How reliable is modern breast imaging in differentiating benign from malignant breast lesions in the symptomatic population?
Clin Radiol. 1999 Oct;54(10):676-82. PMID: 10541394
Department of Radiology, Addenbrooke's Hospital Cambridge and University of Cambridge, UK.
AIM: To assess the ability of mammography and ultrasound individually and in combination to predict whether a breast abnormality is benign or malignant in patients with symptomatic breast disease.
MATERIALS AND METHODS: Patients included were those in whom histological confirmation of the abnormality following surgical excision was available. Mammographic and ultrasound appearances were prospectively classified using a four-point scale (1 = no significant lesion, 2 = benign lesion, 3 = possibly malignant, 4 = probably malignant).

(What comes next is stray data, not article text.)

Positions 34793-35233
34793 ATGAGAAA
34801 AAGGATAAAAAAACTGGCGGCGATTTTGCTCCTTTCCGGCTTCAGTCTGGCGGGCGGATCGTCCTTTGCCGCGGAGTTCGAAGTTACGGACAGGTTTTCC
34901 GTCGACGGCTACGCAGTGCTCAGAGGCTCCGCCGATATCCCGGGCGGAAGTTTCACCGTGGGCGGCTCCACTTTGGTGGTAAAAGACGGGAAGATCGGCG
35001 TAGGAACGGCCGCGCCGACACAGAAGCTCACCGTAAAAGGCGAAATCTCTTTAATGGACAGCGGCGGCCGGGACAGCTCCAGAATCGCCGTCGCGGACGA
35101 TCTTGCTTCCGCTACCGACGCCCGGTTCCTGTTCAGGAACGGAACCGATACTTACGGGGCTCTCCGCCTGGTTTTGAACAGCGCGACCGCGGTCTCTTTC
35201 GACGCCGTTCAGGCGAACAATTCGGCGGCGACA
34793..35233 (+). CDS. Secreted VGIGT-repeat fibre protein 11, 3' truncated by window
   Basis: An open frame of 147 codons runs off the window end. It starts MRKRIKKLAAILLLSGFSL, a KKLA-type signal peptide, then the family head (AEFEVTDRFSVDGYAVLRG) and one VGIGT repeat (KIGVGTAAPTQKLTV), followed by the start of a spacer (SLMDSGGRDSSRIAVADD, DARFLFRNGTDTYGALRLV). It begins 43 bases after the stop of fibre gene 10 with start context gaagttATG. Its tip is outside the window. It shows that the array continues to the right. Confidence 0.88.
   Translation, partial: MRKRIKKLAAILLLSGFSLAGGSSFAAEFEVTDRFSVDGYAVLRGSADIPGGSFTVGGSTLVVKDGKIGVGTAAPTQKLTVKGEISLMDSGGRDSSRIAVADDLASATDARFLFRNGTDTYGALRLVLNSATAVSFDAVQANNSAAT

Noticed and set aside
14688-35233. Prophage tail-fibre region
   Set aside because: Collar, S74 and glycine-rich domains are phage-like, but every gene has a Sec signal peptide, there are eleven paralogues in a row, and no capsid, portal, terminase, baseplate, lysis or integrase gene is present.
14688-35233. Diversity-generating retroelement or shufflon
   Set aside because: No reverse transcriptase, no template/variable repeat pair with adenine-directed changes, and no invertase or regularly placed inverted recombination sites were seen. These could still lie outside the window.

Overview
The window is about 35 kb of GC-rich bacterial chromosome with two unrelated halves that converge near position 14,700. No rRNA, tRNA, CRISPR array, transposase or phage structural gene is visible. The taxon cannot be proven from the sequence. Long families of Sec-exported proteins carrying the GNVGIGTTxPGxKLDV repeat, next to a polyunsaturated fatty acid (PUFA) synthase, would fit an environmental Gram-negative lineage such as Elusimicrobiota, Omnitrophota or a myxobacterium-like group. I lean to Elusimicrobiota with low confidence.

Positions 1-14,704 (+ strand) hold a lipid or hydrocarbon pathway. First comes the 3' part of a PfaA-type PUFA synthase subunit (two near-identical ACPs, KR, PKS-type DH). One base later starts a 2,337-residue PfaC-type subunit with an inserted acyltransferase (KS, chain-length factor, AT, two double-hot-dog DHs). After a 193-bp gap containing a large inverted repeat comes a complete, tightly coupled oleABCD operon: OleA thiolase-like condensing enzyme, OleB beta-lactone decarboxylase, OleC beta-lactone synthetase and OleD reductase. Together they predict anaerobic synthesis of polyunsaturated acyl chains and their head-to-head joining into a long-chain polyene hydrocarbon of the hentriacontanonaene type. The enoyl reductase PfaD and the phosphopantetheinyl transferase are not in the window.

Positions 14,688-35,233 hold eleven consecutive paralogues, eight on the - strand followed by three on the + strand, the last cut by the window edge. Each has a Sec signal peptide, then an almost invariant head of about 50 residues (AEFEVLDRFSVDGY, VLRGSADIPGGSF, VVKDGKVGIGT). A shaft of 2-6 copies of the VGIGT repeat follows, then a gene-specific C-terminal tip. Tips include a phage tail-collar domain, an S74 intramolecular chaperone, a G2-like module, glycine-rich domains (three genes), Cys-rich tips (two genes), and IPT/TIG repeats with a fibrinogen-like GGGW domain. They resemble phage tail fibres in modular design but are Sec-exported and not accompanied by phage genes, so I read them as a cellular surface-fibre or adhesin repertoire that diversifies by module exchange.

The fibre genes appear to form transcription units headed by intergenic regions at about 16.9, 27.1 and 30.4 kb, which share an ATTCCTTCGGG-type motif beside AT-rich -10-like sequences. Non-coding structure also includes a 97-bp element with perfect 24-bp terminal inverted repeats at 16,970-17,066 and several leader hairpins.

RESULTS: Histological confirmation following surgical excision was available in 559 patients, of which 303 were benign and 256 were malignant. The imaging classification was correlated with histology in these 559 lesions. In predicting final histology, the sensitivity and specificity of mammography alone were 78.9 and 82.7%, respectively, of ultrasound alone were 88.9 and 77.9%, respectively, and of mammography and ultrasound in combination were 94.2 and 67.9%, respectively. Only one patient had both a mammogram and ultrasound reported as normal (category 1 for both tests) in whom subsequent histology revealed a carcinoma (0.4% of all carcinomas).
CONCLUSION: We found that the extensive use of ultrasound increases the cancer detection rate in this selected population by 14%.